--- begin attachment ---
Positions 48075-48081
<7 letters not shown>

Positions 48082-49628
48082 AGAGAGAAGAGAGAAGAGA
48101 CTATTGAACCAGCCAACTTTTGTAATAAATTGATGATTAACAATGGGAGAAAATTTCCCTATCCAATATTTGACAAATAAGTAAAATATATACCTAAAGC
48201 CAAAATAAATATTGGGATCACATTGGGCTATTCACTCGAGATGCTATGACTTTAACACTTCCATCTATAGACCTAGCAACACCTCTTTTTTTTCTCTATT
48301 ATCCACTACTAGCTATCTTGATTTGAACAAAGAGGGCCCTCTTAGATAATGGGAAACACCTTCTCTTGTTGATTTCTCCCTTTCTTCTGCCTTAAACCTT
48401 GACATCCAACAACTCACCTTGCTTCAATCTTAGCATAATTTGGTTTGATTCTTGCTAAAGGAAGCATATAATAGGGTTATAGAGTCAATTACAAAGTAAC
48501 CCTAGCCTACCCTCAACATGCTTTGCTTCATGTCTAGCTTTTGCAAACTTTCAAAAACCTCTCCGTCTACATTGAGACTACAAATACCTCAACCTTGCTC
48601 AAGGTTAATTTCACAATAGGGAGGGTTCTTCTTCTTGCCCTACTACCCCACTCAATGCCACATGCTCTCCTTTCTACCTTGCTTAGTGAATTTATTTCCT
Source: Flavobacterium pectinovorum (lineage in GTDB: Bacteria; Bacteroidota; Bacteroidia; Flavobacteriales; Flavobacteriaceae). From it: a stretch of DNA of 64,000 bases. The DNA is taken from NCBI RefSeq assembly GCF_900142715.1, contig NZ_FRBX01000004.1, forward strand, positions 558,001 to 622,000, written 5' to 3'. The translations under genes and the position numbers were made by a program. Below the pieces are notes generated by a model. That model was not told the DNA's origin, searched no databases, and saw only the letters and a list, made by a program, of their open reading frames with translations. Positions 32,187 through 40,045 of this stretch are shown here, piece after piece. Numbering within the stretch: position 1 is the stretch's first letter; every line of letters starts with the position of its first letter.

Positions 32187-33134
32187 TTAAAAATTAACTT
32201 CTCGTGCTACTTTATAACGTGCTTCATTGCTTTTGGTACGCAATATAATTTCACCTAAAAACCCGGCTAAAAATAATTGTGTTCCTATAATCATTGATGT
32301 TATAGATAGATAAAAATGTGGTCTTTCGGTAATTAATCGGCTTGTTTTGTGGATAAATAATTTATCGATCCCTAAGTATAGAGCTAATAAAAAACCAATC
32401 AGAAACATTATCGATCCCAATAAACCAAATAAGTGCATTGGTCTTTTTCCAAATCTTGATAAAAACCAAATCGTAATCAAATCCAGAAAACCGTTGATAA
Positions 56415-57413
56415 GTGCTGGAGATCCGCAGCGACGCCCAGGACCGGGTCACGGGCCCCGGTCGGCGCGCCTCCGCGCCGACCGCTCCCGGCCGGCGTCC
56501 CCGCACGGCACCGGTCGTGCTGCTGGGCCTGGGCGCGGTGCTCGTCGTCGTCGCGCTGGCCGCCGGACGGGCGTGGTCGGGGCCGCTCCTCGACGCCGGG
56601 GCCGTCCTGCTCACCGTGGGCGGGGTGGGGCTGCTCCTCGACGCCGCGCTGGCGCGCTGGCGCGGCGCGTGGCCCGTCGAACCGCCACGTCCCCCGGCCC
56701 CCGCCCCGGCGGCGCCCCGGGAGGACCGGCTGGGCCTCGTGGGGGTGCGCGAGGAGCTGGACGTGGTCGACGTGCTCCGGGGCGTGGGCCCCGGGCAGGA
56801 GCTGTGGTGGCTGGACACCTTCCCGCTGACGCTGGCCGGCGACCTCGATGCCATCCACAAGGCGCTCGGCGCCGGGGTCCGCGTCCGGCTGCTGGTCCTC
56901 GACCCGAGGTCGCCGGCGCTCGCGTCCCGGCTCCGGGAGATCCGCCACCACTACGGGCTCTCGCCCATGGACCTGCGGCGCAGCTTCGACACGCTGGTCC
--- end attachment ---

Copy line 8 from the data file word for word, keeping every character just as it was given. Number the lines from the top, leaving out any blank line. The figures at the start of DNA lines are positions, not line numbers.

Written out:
48401 GACATCCAACAACTCACCTTGCTTCAATCTTAGCATAATTTGGTTTGATTCTTGCTAAAGGAAGCATATAATAGGGTTATAGAGTCAATTACAAAGTAAC